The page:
Canada is behind the curve when it comes to investing in ICT. Regional development agencies across Canada provide some support for innovation, but tech companies have to be competitive internationally to be successful, and Canadian CEOs continue to cite limited access to both capital and human resources as obstacles to success. This shortfall manifests in a number of ways. A lack of digital expertise can prevent innovation from being adopted in fields not traditionally considered to be part of tech. Plus, it is difficult to encourage local investment when “more than 53% of organizations cite attracting and retaining skilled employees as one of their top human capital challenges.”
It is difficult to encourage local investment in Canadian business when “more than 53% of organizations cite attracting and retaining skilled employees as one of their top human capital challenges.”
One way Canada can do that is by investing in the cross-disciplinary skill sets that are necessary for fledgeling startups to succeed (not to mention hard to find). Ensuring that recruiters have access to the talent pools they require to operate will go a long way to ensuring the success of Canada’s ICT sector. Tech bootcamps, like BrainStation, have a role to play in this, as relatively few post-secondary programs specialize in new and emerging tech skills, and existing programs have difficulty meeting the current demand for skilled tech workers. Boot camps use experts to quickly bring other workers up to speed using lightweight technical training with a focus on a few core skill sets, and can respond quickly to innovation within the tech industry.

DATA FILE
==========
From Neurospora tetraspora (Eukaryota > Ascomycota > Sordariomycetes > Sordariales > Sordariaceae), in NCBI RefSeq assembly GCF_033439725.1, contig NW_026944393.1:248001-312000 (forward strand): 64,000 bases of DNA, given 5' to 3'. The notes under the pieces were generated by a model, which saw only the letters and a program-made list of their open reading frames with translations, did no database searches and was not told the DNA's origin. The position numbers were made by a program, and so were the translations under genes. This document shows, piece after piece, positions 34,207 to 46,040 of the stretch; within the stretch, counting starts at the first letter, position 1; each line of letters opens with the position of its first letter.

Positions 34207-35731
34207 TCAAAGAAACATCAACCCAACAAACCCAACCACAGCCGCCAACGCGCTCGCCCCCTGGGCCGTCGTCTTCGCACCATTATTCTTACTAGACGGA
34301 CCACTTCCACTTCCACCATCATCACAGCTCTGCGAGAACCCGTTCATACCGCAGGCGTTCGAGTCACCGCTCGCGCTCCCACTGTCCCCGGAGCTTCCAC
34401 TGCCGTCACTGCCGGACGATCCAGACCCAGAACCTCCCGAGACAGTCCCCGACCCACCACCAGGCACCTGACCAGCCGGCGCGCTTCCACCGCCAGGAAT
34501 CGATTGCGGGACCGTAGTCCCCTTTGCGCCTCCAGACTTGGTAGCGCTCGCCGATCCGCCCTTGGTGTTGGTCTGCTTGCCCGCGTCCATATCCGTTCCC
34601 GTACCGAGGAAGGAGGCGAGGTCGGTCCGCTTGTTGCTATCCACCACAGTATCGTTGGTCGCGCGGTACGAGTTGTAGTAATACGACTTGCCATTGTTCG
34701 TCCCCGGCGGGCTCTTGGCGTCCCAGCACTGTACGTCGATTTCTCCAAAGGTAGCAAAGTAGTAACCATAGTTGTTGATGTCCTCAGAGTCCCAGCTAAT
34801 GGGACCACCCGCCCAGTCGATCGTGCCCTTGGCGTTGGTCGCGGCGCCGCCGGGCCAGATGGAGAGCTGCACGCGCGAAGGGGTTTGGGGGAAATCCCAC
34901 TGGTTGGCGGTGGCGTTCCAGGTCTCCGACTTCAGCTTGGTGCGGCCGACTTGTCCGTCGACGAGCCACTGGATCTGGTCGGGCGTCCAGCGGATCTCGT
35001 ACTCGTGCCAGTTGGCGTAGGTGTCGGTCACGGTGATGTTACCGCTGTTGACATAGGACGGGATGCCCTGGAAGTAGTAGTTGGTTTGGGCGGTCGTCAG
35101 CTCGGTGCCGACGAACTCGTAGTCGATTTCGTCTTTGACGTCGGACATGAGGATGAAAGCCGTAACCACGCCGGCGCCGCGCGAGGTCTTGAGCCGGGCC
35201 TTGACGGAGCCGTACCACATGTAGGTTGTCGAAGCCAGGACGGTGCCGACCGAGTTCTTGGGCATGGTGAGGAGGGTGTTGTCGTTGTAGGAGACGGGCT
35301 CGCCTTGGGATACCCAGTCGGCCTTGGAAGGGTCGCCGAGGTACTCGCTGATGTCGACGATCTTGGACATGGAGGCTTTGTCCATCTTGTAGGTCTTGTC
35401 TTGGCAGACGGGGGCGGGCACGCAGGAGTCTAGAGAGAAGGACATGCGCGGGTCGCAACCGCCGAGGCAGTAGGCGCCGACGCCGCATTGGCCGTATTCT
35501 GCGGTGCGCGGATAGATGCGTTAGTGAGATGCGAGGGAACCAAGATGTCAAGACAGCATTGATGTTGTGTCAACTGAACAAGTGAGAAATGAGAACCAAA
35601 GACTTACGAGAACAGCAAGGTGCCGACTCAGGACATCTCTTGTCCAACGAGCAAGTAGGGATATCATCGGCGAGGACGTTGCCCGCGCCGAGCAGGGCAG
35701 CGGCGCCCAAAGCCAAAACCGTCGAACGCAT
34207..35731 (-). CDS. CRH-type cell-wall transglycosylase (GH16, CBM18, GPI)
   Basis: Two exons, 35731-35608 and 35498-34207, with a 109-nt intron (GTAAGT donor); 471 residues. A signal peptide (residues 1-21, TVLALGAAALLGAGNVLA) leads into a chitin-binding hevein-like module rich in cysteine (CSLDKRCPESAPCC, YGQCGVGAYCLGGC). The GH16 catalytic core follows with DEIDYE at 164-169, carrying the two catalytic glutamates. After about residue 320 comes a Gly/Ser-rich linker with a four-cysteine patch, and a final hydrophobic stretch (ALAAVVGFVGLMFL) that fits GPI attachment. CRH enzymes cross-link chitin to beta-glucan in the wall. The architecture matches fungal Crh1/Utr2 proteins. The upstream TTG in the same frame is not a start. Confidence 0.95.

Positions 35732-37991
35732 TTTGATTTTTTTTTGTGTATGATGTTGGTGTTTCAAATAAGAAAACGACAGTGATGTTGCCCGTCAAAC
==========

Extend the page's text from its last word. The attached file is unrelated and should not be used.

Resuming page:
I believe that an enthusiasm for data, for progress and innovation is a Canadian trait. In 2015, Canadian startup Shopify blew up into a multibillion-dollar international tech success story. Shopify was especially impressive, but it wasn’t Canada’s only success story – Canadian tech startups are punching above their weight internationally. Tech in Canada is showing a lot of promise, and in part because of that, venture capitalists spent more here in 2015 than they have in any other year in over a decade.
One such investor, Spear Street, anticipates enough small business tech growth that it invested over three million dollars in a property deal with BlackBerry for locations in Waterloo, Mississauga, and Ottawa. Spear Street Capital noted that “technology companies go through incredibly rapid change; they are adding or getting out of businesses all the time,” anticipating that new tenants will be excited to be “in these great locations close to the University of Waterloo and Wilfrid Laurier University—the talent generators that BlackBerry tapped into.” Communities that can sustain and nourish tech are magnets for investment, and education is a huge driver for creating those kinds of communities.
It is still true that a lot of skilled Canadians end up leaving Canada to seek opportunities elsewhere. Silicon Valley is the most obvious talent magnet – there are some 300,000 Canadians living in California. But we are also seeing an increasingly robust and tight-knit tech community that is interested in building opportunities here at home. Increasing globalization, and with it an increasingly international workforce, are realities that aren’t going away any time soon. Continuing to invest in our fledgling tech scene, and fostering digital talent at home, can ensure that Canada is a destination for skilled workers, rather than a victim of brain drain.